works from the studio
Curator: Spencer Richards
September 25th - November 1st, 2003
Skoto Gallery is pleased to present Works from the Studio - an exhibition of paintings by Frank Bowling curated by Spencer Richards. This is the third occasion that Mr. Bowling's work will be on display at the gallery. A reception for the artist is scheduled for Thursday, September 25th, 6-8pm.
One of the most important artist of his generation, Mr. Bowling has spent over forty years in total dedication to the practice and career in art. The axiom of his consumate skill as a master has been over these years gloriously articulated, with a non-flagging intensity and energy on the surfaces of his pictures. Through them, he has extended the paradigms of abstraction, which by 1971 had become the mainstay of his vision.
His pictures are creations that seem to evolve from the collision of chance - chance which is conjured up then assembled through placement of color, drops of paint, rhythm of brushstroke or splash of beer to further explore expressions inherent but still hidden in abstract painting. Their construction is verified in many places - in his head, on the floor or on the wall - before they are stitched canvas to canvas, yielding surfaces which offer themselves to viewers scrutiny masked behind constantly surprising subtlety and occasionally capturing those fleeting moments of magic in picture making.
The pictures in this exhibition illustrate Mr. Bowling's longstanding preoccupation with recolonization of space, of weaving new commentaries around the narratives of the tradition in painting. There is a great deal of critical experience, of knowledge and admiration of other artists' researches in his dynamic abstractions as well as an ever sensitive deftly balanced interaction between modernism's formal concerns with a belief in the emotive potential of painting. In the arena of modernism, Bowling as an "outsider" clearly has not only mastered its tenets but extended them, and like the powerful phalanx of Black artists (some of whom have been on the scene since the dawn of the genre) has brought into the arena a different declaration and a new way of making art.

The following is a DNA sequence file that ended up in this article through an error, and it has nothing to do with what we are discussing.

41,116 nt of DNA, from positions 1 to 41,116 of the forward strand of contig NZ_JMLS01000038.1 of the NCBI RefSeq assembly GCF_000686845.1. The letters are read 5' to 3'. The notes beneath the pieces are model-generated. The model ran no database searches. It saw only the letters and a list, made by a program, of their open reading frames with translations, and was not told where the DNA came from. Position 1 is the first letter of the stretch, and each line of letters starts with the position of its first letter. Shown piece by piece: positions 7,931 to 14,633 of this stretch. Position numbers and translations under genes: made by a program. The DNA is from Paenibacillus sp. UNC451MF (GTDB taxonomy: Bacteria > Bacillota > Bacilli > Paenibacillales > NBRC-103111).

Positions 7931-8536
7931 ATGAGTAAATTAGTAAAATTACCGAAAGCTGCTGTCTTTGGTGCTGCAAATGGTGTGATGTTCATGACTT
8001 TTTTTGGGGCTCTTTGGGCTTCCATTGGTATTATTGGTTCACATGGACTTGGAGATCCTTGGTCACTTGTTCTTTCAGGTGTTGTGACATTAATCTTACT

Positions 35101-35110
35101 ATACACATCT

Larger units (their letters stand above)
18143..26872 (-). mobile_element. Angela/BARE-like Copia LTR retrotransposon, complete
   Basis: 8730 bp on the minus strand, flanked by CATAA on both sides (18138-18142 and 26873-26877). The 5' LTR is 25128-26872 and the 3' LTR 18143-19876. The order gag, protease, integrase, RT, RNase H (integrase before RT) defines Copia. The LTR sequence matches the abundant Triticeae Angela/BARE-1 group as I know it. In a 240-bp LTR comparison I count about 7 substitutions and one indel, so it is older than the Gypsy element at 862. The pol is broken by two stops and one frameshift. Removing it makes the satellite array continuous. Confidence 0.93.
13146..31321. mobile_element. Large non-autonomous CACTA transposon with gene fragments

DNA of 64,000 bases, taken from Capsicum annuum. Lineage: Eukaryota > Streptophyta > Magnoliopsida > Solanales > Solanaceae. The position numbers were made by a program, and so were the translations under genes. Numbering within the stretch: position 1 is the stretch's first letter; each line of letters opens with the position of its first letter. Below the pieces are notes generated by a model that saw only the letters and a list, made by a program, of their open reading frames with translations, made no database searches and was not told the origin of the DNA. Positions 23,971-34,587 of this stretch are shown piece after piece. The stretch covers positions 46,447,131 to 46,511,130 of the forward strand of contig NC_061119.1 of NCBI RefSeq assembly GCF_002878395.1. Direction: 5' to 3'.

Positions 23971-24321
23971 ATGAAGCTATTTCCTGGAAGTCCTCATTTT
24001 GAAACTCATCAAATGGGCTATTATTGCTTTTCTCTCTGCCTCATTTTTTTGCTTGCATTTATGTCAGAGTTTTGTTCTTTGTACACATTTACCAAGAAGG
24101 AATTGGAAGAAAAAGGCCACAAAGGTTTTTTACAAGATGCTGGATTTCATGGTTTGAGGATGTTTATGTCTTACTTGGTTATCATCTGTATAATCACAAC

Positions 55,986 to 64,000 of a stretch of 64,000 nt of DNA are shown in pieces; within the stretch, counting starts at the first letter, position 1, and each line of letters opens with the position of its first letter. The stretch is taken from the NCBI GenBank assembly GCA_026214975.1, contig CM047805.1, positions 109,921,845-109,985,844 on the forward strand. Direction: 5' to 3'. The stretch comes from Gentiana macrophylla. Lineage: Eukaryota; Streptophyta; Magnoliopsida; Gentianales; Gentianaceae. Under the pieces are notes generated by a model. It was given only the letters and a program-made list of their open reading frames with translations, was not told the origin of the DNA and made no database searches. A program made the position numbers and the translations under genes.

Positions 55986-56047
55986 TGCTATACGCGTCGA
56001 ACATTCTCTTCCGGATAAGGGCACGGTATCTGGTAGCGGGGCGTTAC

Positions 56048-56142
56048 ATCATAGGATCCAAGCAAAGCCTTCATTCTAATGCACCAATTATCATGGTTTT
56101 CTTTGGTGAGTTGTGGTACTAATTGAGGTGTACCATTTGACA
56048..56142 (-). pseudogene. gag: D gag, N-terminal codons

At the Royal College of Art in the 1960s Frank Bowling was one of the brightest of a young generation of painters which included David Hockney, Boshier and Peter Phillips who were soon to initiate the next phase in the evolution of British art. Bowling's famous painting "The Staircase" synthesized into one huge canvas all the stylistic concerns of the period and in doing so created a new pictorial strategy, namely, making a unified pictorial field with compositional elements belonging to different formal styles.
Frank Bowling's work works are in several public and private collections around the world including the National Gallery of Jamaica, Kingston, West Indies; Tate Gallery, London; Victoria and Albert Museum, London; The Metropolitan Museum of Art, New York; Museum of Modern Art, New York; De Menil Foundation, Houston, Texas; Lloyd's of London and The New Jersey Museum of Art, Trenton, New Jersey. Some of his "map" paintings fom the late 1960s and early 1970s were included in FAULTLINES: Contemporary African Art and Shifting Landscapes at the recent 50th Venice Biennale.
FRANK BOWLING: works from the studio
By Carl hazlewood
The late poet/politician, Martin Carter of Guyana wrote in "Man and Making - Victim and Vehicle" that "the concept of identity is a cultural concept, (....) closely related to the question of human power, by which I mean the capacity of a given person or a given people to make use in a beneficial way of such choices and opportunities as are made available to them by history"